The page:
I call Shenanigans. An instrument in a hard-shell case is not really going to be subject to "dramatic changes in temperature and pressure." Airline baggage holds are pressurized to the same atmosphere as the cabin, and while they're not heated to cabin level they ARE heated (otherwise, your toothpaste would freeze solid).

Further, there's really nothing on a banjo that can't withstand changes in pressure or temperature. Looks to me like Air Canada is using a clever bit of misdirection in order to protect itself in the event of sloppy baggage handling.

Jan 6, 2015 - 6:08:43 PM
Players Union Member

Carl Arcand

Canada

286 posts since 2/9/2011

Well;  Mr.Skip King that is very rude. 

I am not totally familiar with English language but I know how to find a definition and for this one  used the Urban dictionary 

I call Shenanigans :    v. to declare that another's words or behavior is full of s***, off topic, or passive-aggressively annoying. to call another on their bad or mischievous behavior.

If you can read carefully the Air Canada warning is using the words  .:   It may be exposed 

Jan 6, 2015 - 7:03:20 PM

78 posts since 4/14/2012

Maybe Air Canada is using CYA (a bureaucratic expression meaning "to cover one's rear end") but I guess if I were flying Air Canada and had to check my banjo, I would back off the strings some just so they couldn't use it as an excuse if something happens.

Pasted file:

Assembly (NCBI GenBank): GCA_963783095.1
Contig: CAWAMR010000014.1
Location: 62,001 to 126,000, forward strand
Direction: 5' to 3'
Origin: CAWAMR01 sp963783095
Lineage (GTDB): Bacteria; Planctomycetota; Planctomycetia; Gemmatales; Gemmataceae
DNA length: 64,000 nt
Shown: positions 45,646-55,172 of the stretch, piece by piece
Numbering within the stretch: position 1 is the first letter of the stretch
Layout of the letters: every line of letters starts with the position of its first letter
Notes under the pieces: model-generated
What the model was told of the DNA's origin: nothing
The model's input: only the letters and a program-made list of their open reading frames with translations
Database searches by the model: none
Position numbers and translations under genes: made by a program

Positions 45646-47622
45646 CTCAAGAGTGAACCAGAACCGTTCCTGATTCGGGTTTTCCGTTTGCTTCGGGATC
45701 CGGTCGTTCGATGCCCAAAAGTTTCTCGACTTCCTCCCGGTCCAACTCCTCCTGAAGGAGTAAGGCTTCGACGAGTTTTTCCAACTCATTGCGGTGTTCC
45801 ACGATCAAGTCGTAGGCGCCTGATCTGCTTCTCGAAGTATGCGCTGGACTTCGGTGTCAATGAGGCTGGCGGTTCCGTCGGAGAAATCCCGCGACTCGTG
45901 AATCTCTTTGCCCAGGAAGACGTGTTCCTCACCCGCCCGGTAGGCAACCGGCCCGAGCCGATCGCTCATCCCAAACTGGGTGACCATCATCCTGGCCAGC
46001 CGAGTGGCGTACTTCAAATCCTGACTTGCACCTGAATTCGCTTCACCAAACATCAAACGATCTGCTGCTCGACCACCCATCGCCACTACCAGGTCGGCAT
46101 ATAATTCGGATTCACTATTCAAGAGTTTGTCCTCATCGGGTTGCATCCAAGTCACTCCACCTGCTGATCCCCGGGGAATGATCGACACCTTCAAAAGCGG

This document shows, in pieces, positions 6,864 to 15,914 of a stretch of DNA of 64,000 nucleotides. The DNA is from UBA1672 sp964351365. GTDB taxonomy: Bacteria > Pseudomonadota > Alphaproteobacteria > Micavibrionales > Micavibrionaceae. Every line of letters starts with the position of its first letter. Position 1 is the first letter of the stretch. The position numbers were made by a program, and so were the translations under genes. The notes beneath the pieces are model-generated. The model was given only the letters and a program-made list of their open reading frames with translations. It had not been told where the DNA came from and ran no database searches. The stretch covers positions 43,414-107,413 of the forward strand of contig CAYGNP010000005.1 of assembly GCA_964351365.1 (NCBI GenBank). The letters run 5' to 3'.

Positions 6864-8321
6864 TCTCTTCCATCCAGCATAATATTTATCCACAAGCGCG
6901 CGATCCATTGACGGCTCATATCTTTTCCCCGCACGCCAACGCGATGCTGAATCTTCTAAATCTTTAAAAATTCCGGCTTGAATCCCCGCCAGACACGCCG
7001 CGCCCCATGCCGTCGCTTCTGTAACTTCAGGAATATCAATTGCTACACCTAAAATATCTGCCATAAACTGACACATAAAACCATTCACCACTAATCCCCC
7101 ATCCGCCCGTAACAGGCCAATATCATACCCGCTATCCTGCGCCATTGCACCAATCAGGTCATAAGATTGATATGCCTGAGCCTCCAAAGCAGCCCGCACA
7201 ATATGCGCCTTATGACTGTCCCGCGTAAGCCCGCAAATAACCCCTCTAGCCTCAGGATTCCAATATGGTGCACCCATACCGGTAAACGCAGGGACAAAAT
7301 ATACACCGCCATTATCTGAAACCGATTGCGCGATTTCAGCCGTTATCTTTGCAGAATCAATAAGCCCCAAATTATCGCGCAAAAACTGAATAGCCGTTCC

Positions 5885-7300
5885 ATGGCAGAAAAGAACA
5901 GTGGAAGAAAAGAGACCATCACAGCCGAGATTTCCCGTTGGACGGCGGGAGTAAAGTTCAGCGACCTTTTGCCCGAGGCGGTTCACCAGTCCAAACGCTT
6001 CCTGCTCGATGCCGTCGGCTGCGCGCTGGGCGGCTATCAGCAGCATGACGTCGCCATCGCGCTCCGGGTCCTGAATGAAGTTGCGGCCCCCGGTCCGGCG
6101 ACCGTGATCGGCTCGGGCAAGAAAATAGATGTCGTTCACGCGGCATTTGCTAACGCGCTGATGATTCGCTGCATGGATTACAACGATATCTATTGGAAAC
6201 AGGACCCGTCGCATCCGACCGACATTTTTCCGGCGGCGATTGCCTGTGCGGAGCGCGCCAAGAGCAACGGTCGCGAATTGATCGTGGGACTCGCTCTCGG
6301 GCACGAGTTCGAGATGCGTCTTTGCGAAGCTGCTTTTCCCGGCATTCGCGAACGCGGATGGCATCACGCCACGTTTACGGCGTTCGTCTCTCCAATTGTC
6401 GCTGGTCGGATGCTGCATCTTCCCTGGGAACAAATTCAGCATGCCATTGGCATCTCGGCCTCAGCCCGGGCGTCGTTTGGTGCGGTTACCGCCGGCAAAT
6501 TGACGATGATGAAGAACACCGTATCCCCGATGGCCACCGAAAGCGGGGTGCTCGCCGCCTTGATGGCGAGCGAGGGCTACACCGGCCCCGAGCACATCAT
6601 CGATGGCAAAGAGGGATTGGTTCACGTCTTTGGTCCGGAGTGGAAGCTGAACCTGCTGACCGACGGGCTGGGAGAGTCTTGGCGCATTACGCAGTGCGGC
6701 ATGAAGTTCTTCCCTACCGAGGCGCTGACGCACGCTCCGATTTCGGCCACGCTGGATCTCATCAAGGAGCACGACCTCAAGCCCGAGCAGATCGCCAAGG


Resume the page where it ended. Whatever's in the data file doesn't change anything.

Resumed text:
Jan 7, 2015 - 6:00:02 AM

15035 posts since 12/2/2005

quote:
Originally posted by tiband

Well;  Mr.Skip King that is very rude. 

I am not totally familiar with English language but I know how to find a definition and for this one  used the Urban dictionary 

I call Shenanigans :    v. to declare that another's words or behavior is full of s***, off topic, or passive-aggressively annoying. to call another on their bad or mischievous behavior.

If you can read carefully the Air Canada warning is using the words  .:   It may be exposed 


Carl, we do appear to have a translation  problem. I wasn't being critical of YOUR post; I was being critical of Air Canada's policy and explanation. I have no doubt that they made that statement, and I think you did a good thing by posting it here. But as I wrote, "Looks to me like Air Canada is using a clever bit of misdirection in order to protect itself in the event of sloppy baggage handling."

Or, as pbaker noted, it appears that they're trying to protect themselves from damage to instruments caused by bad handling of baggage, because their explanation of sudden changes in temperature and pressure really doesn't align with the truth.

Carl, nous ne semblent avoir un problème de traduction. Je ne étais pas critique de votre poste; Je étais critique de la politique et l'explication d'Air Canada. Je ne ai aucun doute qu'ils ont fait cette déclaration, et je pense que vous avez fait une bonne chose en postant ici. Mais comme je l'ai écrit, "Me semble Air Canada utilise un peu habile de mauvaise orientation afin de se protéger en cas de manutention des bagages bâclée."

Ou, comme pbaker noté, il semble qu'ils essaient de se protéger contre les dommages causés aux instruments par une mauvaise manutention des bagages, parce que leur explication des changements brusques de température et de pression vraiment ne se aligne pas avec la vérité.